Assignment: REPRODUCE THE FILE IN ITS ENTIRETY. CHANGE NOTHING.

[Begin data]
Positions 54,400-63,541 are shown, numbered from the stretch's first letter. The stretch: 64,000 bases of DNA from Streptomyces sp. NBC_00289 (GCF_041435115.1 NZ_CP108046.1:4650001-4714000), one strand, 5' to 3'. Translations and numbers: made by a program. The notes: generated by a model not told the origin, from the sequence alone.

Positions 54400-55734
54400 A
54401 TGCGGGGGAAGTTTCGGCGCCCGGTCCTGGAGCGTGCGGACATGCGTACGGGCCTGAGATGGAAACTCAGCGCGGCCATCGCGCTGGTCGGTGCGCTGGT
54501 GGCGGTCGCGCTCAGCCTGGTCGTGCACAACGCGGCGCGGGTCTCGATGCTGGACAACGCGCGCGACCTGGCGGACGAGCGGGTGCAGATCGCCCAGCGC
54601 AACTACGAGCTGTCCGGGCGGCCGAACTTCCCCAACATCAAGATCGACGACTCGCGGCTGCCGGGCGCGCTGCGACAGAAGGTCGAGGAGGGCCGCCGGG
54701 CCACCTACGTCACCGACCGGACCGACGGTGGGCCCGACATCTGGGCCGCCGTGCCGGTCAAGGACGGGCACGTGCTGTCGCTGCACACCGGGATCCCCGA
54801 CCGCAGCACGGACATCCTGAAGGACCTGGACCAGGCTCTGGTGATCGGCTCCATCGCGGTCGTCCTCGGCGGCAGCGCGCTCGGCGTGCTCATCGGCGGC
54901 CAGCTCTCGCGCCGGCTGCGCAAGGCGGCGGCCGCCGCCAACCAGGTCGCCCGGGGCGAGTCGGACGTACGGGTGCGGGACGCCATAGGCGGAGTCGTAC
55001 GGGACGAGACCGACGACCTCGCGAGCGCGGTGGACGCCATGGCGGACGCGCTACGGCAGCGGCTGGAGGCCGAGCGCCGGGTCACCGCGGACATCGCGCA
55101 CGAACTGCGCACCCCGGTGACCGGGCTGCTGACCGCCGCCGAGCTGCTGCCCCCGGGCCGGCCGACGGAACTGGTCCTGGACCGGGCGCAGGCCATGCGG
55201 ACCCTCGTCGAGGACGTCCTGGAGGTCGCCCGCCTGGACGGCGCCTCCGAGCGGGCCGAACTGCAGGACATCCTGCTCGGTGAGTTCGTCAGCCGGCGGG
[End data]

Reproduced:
Positions 54,400-63,541 are shown, numbered from the stretch's first letter. The stretch: 64,000 bases of DNA from Streptomyces sp. NBC_00289 (GCF_041435115.1 NZ_CP108046.1:4650001-4714000), one strand, 5' to 3'. Translations and numbers: made by a program. The notes: generated by a model not told the origin, from the sequence alone.

Positions 54400-55734
54400 A
54401 TGCGGGGGAAGTTTCGGCGCCCGGTCCTGGAGCGTGCGGACATGCGTACGGGCCTGAGATGGAAACTCAGCGCGGCCATCGCGCTGGTCGGTGCGCTGGT
54501 GGCGGTCGCGCTCAGCCTGGTCGTGCACAACGCGGCGCGGGTCTCGATGCTGGACAACGCGCGCGACCTGGCGGACGAGCGGGTGCAGATCGCCCAGCGC
54601 AACTACGAGCTGTCCGGGCGGCCGAACTTCCCCAACATCAAGATCGACGACTCGCGGCTGCCGGGCGCGCTGCGACAGAAGGTCGAGGAGGGCCGCCGGG
54701 CCACCTACGTCACCGACCGGACCGACGGTGGGCCCGACATCTGGGCCGCCGTGCCGGTCAAGGACGGGCACGTGCTGTCGCTGCACACCGGGATCCCCGA
54801 CCGCAGCACGGACATCCTGAAGGACCTGGACCAGGCTCTGGTGATCGGCTCCATCGCGGTCGTCCTCGGCGGCAGCGCGCTCGGCGTGCTCATCGGCGGC
54901 CAGCTCTCGCGCCGGCTGCGCAAGGCGGCGGCCGCCGCCAACCAGGTCGCCCGGGGCGAGTCGGACGTACGGGTGCGGGACGCCATAGGCGGAGTCGTAC
55001 GGGACGAGACCGACGACCTCGCGAGCGCGGTGGACGCCATGGCGGACGCGCTACGGCAGCGGCTGGAGGCCGAGCGCCGGGTCACCGCGGACATCGCGCA
55101 CGAACTGCGCACCCCGGTGACCGGGCTGCTGACCGCCGCCGAGCTGCTGCCCCCGGGCCGGCCGACGGAACTGGTCCTGGACCGGGCGCAGGCCATGCGG
55201 ACCCTCGTCGAGGACGTCCTGGAGGTCGCCCGCCTGGACGGCGCCTCCGAGCGGGCCGAACTGCAGGACATCCTGCTCGGTGAGTTCGTCAGCCGGCGGG